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Richard Owen: Victorian naturalist

Medical History
Cambridge University Press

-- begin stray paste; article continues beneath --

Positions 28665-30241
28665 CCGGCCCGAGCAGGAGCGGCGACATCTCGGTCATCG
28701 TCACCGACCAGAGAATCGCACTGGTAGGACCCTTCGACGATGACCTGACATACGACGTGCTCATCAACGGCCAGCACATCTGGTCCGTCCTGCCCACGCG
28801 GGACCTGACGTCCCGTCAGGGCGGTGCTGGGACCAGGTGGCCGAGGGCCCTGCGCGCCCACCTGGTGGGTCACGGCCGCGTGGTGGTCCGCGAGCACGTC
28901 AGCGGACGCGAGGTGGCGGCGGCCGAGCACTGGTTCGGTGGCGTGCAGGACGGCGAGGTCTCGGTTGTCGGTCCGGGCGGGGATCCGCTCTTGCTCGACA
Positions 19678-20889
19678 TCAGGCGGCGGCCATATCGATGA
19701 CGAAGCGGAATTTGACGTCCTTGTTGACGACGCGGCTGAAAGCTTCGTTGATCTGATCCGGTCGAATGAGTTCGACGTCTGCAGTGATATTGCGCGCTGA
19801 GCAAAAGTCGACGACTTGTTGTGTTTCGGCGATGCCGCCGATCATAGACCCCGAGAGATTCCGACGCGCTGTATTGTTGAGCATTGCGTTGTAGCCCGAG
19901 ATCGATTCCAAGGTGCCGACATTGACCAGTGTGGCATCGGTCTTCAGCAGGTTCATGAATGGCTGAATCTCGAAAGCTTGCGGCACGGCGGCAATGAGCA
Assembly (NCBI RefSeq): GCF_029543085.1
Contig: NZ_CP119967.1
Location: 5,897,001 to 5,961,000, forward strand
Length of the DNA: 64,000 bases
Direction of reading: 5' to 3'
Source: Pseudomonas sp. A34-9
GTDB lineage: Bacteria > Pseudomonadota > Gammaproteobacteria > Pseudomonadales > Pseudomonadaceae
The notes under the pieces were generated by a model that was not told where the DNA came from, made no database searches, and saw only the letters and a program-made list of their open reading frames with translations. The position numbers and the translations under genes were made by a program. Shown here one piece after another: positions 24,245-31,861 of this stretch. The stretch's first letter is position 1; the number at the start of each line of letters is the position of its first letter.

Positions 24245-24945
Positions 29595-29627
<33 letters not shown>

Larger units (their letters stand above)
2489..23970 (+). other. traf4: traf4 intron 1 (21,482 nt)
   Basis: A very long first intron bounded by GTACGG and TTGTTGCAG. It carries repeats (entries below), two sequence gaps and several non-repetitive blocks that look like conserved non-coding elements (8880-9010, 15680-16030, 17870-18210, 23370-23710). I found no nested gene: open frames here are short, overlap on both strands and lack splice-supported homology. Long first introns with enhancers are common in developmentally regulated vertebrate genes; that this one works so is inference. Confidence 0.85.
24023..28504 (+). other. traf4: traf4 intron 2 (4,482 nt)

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Book Reviews Nicolaas Rupke, Richard Owen: Victorian naturalist, New Haven and London, Yale University Press, 1994, pp. xviii, 462, illus., £35.00 (0-300-05820-9). Among the visitors who throng the British Museum of Natural History, to stand in awe before its spectacular displays, or marvel at its architecture, few give a thought to Richard Owen, the man who inspired the establishment of the greatest Victorian "cathedral of science". Some will notice Owen's statue and perhaps wonder what it is doing there. For surely this noble building must have been a tribute to Charles Darwin, whose statue, also on view, everyone recognizes! As historians of science know, after his death Owen came to be largely excluded from the halls of fame as a result of the successful "push" of the Darwinian party led by Thomas Henry Huxley. It was only in the 1960s, starting with the work of Roy MacLeod, that Owen attracted serious historical scrutiny. Owen's relative neglect suggests that historians of science, who like to inveigh against Whiggery when perpetrated by scientist/historians, can themselves be Whiggish, according to the amount of attention they devote to their subjects-as deemed "winners" or "losers" by posterity. However, in Nicolaas Rupke's text, Owen, a "loser" in the eyes of the twentieth century, receives at last a major intellectual biography. It has been long overdue. With his diverse cultural background, Rupke is admirably qualified to serve as Owen's biographer. Of Dutch origin, with full command of English and German (and as far as I know French), and with extended periods of residence in Britain and Australia, Rupke has been able to capture major themes in British social history of science in the nineteenth century; analyse the influence-real or imagined--of Continental transcendentalism on Owen's thinking; and recognize the important role of materials sent to Owen for examination from the southern hemisphere and other parts of the globe. To map the terrain of the British scientific commu

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